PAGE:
Rigging, hoisting, and lifting have been an integral part of human civilizations for centuries. The construction of Pyramids in Egypt is the earliest evidence of this technique, when architects used ropes, pulleys, and other tools to lift and move heavy objects manually.

Since then, the science of hoisting and rigging has come a long way. But even today, it remains at the heart of many industries, including construction, manufacturing, and transportation. That’s why the global hoists market is estimated to reach $2.558 billion in 2026 at a CAGR of 6.03%.

But, you need safe rigging practices and procedures to ensure workers’ safety, prevent damage to materials, and maintain project timelines. That can only be achieved with a thorough understanding of hoisting and rigging fundamentals. 

Understanding Hoisting and Rigging Fundamentals

Hoisting and rigging often go hand in hand. Hoisting involves lifting or raising heavy objects or loads using mechanical devices like cranes, hoists, and pulleys. On the other hand, rigging refers to attaching and securing the load to the hoisting equipment.

What is the Purpose of Hoisting and Rigging?

The purpose of hoisting and rigging is to safely lift and move heavy loads, such as equipment, materials, and structures, from one location to another. These tools reduce the time and labor required to move heavy loads manually.

Additionally, lifting equipment can help minimize the risk of injury or damage to equipment, structures, and personnel. But you can achieve this with only proper rigging and hoisting guidelines.

Types of Hoisting and Rigging Equipment

When you visit a hoisting and rigging equipment supplier, you can find different tools, each created for specific applications and load capacities.

Some common types of equipment include:

  • Cranes like carry-deck Cranes, crawler cranes, floating cranes, rough terrain cranes, and truck-mounted cranes.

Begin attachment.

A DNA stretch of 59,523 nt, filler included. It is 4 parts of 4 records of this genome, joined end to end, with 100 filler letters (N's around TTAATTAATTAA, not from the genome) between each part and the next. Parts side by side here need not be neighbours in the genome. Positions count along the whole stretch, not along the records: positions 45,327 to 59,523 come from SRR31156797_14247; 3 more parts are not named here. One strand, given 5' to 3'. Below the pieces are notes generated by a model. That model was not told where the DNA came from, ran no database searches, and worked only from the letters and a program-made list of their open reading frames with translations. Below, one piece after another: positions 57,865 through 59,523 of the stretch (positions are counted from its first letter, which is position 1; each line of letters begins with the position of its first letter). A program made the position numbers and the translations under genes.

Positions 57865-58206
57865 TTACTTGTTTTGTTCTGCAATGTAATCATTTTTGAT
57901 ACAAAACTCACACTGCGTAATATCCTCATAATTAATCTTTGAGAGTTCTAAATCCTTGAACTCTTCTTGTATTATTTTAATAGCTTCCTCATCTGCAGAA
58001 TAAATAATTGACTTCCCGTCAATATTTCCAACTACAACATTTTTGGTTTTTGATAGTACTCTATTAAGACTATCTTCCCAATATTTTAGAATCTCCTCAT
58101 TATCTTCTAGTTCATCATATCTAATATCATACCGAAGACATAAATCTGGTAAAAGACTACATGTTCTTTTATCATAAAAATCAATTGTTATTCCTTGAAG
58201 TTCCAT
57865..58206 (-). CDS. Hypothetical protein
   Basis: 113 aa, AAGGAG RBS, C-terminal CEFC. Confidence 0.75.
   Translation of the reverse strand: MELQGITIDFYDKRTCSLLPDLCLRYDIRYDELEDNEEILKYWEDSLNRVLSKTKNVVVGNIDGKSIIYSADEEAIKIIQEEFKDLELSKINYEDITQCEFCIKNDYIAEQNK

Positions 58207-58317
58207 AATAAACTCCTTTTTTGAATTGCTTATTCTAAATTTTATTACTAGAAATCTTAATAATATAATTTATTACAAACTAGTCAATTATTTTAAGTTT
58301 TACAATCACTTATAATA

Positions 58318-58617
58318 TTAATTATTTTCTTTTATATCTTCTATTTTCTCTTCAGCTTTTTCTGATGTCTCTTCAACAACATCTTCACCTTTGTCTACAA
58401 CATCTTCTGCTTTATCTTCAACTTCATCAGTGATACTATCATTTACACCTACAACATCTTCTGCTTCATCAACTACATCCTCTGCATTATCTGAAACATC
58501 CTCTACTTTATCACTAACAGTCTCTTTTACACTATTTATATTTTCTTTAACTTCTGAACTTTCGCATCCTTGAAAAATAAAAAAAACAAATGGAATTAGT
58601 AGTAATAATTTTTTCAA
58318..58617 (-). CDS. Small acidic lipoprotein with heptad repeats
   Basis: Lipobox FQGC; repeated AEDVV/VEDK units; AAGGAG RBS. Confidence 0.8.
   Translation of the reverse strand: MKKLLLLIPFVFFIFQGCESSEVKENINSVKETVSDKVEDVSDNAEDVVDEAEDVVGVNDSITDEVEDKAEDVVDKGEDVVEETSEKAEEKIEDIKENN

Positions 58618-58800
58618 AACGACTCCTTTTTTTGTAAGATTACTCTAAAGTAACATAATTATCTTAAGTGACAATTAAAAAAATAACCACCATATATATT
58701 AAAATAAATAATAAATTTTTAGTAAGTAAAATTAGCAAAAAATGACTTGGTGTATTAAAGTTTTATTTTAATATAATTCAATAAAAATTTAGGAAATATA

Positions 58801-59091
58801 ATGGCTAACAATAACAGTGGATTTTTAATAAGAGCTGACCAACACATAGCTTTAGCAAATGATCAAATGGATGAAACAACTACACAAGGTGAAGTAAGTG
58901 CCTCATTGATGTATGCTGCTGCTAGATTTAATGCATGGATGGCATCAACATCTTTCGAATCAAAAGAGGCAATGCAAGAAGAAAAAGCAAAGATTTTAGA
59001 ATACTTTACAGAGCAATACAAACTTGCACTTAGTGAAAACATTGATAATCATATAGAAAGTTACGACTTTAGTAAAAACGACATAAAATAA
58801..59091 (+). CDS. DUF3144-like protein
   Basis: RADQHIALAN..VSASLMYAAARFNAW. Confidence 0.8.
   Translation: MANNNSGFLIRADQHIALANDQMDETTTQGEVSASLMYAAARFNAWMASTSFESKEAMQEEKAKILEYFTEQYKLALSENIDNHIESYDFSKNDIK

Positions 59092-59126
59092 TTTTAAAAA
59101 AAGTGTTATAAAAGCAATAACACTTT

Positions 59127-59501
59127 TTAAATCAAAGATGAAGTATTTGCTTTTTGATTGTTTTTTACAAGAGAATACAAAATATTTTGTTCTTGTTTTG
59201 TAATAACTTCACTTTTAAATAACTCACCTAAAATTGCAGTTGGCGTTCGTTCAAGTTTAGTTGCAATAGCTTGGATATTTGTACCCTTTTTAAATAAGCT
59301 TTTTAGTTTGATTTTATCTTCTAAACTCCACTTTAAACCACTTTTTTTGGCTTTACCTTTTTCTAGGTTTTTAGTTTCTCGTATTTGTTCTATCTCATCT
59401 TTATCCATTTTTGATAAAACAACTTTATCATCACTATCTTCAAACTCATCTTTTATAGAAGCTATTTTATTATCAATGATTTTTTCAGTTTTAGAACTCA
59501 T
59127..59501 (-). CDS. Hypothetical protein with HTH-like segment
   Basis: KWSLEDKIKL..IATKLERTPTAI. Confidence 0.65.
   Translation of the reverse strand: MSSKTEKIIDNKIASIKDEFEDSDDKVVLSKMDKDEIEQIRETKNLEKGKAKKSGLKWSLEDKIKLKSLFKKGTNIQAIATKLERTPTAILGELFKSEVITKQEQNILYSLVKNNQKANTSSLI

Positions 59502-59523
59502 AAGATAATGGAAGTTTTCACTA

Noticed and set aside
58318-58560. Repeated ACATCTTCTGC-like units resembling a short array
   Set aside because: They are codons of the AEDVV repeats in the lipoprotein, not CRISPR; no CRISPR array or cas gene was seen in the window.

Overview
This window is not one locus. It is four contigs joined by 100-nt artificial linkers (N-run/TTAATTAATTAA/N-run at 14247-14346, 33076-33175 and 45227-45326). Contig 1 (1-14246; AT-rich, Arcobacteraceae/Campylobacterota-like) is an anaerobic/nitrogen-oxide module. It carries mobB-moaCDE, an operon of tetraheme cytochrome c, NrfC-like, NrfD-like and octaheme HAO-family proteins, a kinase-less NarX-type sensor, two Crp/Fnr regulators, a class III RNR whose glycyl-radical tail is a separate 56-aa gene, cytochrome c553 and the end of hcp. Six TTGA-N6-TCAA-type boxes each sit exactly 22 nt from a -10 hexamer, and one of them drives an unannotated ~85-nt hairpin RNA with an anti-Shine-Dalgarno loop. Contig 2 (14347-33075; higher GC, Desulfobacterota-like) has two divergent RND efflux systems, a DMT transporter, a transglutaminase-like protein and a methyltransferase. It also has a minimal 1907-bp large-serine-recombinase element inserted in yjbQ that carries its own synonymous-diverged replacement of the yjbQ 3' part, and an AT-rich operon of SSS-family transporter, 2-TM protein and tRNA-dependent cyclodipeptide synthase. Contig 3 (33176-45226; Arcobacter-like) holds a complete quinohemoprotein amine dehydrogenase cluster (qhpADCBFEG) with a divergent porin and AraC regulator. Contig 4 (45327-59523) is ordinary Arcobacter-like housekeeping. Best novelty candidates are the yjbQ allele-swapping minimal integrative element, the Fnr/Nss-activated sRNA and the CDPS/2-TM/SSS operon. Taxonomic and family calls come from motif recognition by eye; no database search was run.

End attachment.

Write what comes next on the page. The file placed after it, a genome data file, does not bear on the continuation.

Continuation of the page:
• Hoists like electric hoists, wire rope hoists, manual hoists, and pneumatic hoists.
  • Wire rope slings made of different grades of steel, wire strands, and tensile strength.
  • Rigging hardware such as hooks, links, and turnbuckles.
  • Shackles such as snap shackles, twist shackles, and headboard shackles.

As you can see, these are just a few examples of the many types of equipment available in the market. You can always ring up your hoisting and rigging equipment supplier and ask for the specific equipment you need. 

Basic Components of Hoisting and Rigging Systems

Whether in construction or mining, you will always use a rigging and hoisting system composed of different parts. These parts will change from system to system.

But a typical system includes: 

  • Load: This is the item or items being lifted or moved by the lifting and rigging system.
  • Lifting Equipment: They include cranes, hoists, and other lifting devices used to raise and lower the loads.
  • Rigging Equipment: They are slings, cables, chains, and other devices used to connect the load to the lifting equipment.
  • Anchors: Anchors are the points where the lifting equipment gets attached. It could be the top of a crane or the anchor point of a hoist.
  • Support Equipment: You may have to use blocking and cribbing to support the load and prevent it from shifting during lifting.
  • Control Equipment: As the name suggests, they include remote control systems and limit switches that control the lifting equipment.
  • Safety Equipment: Finally, you have safety gear like harnesses, hard hats, and other personal protective equipment.

In addition to these, you must also go through rigging guidelines to ensure safe loading and lifting. 

Hoisting and Rigging Guidelines to Ensure Safety

Whether it’s a shipping dock or a construction site, these are dangerous environments where safety needs to be the priority. So, when you use lifting and hoisting equipment, follow proper rigging and hoisting guidelines at all costs.